LATROBE, PA – Matthew Balas has been part of the men's soccer team at Saint Vincent College for four seasons, but his career as a collegiate athlete will soon come to a close. This past summer, Balas joined a new team, one that he hopes to remain with for a long time.
A senior goalkeeper and environmental science major from Gettysburg, Balas had an opportunity to serve a summer internship with the Army Corps of Engineers.
He found the internship through one of his professors, Dr. Caryl Fish, who posted a list of opportunities for her students. The Army Corps of Engineers, a civilian branch of the United States Army, was looking for summer interns and Balas decided to apply.
"They needed to fill positions, and it was a broad application covering many locations," said Balas. "They look at resumes and see if you're applicable to what they need for the summer."
Balas was offered an opportunity to work in Confluence, Pennsylvania, less than an hour from the SVC campus. "I started out performing park ranger duties, then added jobs that were directly tied to my major, such as stream studies at the Youghiogheny River, where it is dammed in Confluence."
He was a bit skeptical going into the internship. "Dr. Fish said it was a very time-intensive program, and you had to definitely know you wanted to do this if you went ahead. It did concern me a little at that time I was applying for an internship when I didn't really know what I wanted to do. But it was well worth it in the end."
His primary role was to keep tabs on the overall water quality of the area, to benefit the health of fish and insects. "We check for pollutant levels," said Balas, "part of an ongoing study with the Chestnut Ridge chapter of Trout Unlimited."
The hours were long throughout the summer, as he worked from 7:30 a.m. until 4 p.m., but his dedication allowed him to stay on board with the program this fall. "They have a Pathways program, that sets up interns for full-time positions," said Balas. "Right now I'm working three days a week, two hours a day. I'm keeping my foot in the door and hoping I can transition to full-time after I graduate in May.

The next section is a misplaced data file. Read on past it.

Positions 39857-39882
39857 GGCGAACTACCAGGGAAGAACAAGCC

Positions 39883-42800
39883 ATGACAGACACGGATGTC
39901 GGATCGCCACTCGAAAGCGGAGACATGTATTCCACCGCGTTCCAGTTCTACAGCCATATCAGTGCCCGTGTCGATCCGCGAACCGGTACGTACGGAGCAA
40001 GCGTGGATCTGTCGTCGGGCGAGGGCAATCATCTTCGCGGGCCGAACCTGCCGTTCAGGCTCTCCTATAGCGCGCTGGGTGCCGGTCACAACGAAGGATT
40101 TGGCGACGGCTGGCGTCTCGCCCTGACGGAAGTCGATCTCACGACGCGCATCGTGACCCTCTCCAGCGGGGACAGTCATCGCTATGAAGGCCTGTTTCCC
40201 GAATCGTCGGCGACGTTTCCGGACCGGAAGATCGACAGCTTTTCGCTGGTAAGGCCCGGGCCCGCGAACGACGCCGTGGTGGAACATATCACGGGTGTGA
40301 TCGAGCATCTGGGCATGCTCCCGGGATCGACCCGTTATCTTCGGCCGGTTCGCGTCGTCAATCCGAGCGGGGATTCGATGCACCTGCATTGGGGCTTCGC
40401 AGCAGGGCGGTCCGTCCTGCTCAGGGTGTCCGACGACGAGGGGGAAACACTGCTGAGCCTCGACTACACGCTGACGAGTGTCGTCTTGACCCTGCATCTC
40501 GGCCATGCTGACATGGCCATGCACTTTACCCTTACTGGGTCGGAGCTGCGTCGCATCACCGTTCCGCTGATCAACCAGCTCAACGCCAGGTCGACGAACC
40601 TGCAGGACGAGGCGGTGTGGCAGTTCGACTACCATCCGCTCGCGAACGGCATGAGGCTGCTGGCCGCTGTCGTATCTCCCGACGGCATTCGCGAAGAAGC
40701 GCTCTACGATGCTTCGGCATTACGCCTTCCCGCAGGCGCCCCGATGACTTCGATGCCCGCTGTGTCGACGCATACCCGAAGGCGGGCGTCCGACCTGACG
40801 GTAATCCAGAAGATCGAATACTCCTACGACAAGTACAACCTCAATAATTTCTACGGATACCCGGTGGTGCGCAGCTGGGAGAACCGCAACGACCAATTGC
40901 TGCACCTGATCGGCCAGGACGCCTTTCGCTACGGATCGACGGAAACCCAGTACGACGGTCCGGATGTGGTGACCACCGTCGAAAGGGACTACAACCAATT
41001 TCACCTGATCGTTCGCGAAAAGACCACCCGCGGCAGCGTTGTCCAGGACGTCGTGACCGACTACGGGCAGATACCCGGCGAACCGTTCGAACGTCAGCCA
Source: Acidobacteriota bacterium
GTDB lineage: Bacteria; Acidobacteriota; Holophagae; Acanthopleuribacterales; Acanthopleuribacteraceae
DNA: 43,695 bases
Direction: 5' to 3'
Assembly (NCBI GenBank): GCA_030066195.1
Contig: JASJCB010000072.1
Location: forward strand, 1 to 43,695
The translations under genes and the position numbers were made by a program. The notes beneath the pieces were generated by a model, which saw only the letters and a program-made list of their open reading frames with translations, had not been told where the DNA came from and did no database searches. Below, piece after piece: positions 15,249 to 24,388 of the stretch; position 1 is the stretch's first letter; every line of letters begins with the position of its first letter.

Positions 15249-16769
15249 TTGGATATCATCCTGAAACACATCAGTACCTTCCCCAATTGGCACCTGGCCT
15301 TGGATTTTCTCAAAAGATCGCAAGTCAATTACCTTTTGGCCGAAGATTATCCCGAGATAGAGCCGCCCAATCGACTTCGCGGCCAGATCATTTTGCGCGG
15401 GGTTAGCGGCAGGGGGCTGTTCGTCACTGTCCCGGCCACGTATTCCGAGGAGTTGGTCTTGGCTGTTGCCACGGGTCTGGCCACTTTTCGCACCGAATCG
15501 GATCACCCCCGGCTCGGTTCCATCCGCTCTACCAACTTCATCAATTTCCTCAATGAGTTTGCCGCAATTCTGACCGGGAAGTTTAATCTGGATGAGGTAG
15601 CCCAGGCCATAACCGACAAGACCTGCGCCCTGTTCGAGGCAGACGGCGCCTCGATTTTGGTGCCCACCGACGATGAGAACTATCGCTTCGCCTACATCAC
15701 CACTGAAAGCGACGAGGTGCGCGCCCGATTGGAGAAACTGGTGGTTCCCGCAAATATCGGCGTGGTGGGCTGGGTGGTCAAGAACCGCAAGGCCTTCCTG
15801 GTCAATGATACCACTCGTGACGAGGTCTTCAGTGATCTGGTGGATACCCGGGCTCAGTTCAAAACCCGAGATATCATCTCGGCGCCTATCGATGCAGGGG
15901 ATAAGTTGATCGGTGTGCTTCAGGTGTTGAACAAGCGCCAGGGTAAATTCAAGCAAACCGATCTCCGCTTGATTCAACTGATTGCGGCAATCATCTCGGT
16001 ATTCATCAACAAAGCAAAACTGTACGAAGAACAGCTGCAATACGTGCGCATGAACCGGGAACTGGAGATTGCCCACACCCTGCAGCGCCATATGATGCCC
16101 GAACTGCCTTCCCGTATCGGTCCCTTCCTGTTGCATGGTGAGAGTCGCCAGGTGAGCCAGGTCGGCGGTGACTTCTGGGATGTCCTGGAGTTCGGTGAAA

"I enjoy it immensely and can see myself making a career out of this," he said. "I didn't even know the Army Corps did anything like this, so it was an eye-opening experience for me. I learned a lot about what they did."
Balas said that what he learned at his internship can be applied to being part of a team at Saint Vincent. "The entire corps organization is team-oriented and has team training on how to be a leader. I've been able to take those lessons and transition over to soccer here at Saint Vincent. The Corps preaches cool-headedness, level thinking, making sound decisions and being confident, backing up your teammates every step of the way. I took that to heart and brought it back to my team this year."
He added, "My supervisor didn't miss a chance to tie things into leadership. When we would be interacting with public as park rangers, whenever we would be done with an interaction and would be in the ranger vehicle driving away, he would quiz me, from a ranger standpoint. He would ask, if I took charge of the situation, did I help to de-escalate the situation, or have people look to me as a calming point? That's mainly what rangers are there for, to ease disputes and protect resources.
"I think SVC as a school prepared me very well for my internship and future career. My supervisors were impressed with what I already knew going into it, and also impressed with my background as an athlete. I was impressed with the team atmosphere at the internship and brought that back to Saint Vincent."
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